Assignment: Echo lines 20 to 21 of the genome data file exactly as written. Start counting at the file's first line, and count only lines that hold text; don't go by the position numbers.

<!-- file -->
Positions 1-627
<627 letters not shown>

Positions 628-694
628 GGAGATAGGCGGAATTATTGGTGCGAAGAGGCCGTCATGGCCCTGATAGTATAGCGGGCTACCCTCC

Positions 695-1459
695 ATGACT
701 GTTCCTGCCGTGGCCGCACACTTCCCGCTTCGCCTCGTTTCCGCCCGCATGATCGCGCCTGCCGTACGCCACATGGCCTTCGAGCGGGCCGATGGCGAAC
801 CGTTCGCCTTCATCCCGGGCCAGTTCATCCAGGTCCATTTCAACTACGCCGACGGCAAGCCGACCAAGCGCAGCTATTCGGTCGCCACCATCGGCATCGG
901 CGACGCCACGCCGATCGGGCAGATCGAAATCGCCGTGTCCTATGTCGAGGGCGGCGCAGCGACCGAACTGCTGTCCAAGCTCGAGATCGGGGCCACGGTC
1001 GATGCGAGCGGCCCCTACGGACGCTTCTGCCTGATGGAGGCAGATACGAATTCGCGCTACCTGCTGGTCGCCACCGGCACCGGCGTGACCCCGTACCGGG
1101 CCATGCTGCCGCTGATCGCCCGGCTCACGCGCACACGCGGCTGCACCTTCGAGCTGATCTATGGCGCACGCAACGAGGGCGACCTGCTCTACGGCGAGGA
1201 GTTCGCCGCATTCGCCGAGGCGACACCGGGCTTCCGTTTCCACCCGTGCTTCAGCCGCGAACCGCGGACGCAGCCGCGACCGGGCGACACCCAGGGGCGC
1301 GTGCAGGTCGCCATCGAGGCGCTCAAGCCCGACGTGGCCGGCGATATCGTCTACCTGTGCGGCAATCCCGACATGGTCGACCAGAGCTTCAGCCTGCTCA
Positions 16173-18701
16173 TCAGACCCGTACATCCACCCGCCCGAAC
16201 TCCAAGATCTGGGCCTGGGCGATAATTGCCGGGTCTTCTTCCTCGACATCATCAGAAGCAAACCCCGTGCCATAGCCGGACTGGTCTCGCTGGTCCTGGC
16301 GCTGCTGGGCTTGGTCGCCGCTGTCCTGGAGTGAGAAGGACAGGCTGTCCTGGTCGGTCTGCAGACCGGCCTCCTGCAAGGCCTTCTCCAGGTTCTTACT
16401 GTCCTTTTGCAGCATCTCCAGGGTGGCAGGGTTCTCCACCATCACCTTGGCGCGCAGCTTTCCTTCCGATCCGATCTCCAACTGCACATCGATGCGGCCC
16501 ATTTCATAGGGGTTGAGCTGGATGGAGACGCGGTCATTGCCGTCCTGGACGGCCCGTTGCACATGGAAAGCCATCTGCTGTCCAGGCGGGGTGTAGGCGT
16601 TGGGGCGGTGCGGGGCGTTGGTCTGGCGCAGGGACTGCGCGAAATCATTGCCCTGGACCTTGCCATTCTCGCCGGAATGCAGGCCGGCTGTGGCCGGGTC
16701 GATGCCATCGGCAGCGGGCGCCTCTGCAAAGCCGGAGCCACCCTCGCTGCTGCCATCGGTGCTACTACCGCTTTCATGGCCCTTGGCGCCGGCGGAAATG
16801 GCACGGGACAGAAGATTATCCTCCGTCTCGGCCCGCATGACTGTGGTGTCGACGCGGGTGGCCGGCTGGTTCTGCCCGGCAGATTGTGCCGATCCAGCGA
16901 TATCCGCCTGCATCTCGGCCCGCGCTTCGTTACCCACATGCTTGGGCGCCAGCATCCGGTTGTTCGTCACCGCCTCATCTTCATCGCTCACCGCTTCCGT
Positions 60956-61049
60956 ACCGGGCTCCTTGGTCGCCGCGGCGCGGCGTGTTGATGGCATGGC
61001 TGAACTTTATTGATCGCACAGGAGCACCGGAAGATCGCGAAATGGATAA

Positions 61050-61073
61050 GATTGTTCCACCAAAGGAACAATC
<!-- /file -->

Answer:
16601 TGGGGCGGTGCGGGGCGTTGGTCTGGCGCAGGGACTGCGCGAAATCATTGCCCTGGACCTTGCCATTCTCGCCGGAATGCAGGCCGGCTGTGGCCGGGTC
16701 GATGCCATCGGCAGCGGGCGCCTCTGCAAAGCCGGAGCCACCCTCGCTGCTGCCATCGGTGCTACTACCGCTTTCATGGCCCTTGGCGCCGGCGGAAATG